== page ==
Participatory Budgeting (PB) is a process implemented in the 1990s where residents of certain regions can influence how their governments' annual budgets are allocated. After the collapse of its authoritarian regime in the mid 1980s, Brazilians implemented reforms to bolster their economic and political futures through participatory methods. These new democratic practices drastically improved the lives and social infrastructure of its participants.
Participatory health councils allow Brazilian citizens to oversee the country's public health system (the Sistema Único de Saúde - Unified Health System or SUS). These councils exist at the municipal, state, and national level, and are supplemented by a national conference on the Brazilian health system held every four years. Though these coucils vary in diversity and in their success in impacting government decisions, citizens generally remain actively involved with the councils.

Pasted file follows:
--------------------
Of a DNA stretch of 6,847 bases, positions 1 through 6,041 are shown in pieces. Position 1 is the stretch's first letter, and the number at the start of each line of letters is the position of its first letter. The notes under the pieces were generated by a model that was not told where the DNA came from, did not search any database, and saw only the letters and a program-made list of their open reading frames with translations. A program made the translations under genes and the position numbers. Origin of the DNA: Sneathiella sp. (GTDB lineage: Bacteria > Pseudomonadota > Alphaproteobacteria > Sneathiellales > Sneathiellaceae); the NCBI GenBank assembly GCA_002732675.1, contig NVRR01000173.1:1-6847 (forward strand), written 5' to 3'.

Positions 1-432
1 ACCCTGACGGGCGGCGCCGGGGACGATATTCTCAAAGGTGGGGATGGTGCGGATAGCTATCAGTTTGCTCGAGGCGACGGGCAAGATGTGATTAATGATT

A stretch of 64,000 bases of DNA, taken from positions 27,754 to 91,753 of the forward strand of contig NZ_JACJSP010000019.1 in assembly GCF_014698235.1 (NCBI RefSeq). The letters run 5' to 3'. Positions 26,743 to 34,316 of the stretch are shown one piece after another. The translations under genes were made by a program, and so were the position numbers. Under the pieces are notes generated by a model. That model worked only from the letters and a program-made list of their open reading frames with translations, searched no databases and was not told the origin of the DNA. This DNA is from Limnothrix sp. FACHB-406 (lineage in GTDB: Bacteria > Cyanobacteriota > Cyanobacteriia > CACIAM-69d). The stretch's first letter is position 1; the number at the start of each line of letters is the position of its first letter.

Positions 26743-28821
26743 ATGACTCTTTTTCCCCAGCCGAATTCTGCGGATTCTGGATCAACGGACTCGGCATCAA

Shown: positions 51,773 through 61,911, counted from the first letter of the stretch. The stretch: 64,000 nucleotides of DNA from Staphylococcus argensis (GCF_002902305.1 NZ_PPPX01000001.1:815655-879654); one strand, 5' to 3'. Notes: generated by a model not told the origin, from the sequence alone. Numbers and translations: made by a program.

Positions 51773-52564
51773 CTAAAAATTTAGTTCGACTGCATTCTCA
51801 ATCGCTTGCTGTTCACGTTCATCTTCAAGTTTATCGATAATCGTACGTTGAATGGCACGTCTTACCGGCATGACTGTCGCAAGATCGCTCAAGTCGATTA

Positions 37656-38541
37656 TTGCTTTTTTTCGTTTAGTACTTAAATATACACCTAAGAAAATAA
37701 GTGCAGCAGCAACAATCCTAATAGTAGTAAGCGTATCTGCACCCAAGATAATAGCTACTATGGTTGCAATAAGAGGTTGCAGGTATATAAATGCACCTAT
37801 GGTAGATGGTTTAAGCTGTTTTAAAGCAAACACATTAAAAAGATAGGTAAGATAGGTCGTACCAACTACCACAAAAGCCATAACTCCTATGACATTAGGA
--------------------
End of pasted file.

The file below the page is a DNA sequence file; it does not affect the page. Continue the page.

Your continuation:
In Recife, Brazil, members of the public have been getting involved since 2001 to help determine how their city develops. Out of a population of 1.6 million people, more than 100,000 adults and young people join local forums or make themselves heard via Internet each year to determine policy making goals, suggest new programs and monitor implementation of municipal activities. The city also organizes forums on specific issues that allow residents to set priorities in 15 different policy making areas such as culture, education, and senior and youth services.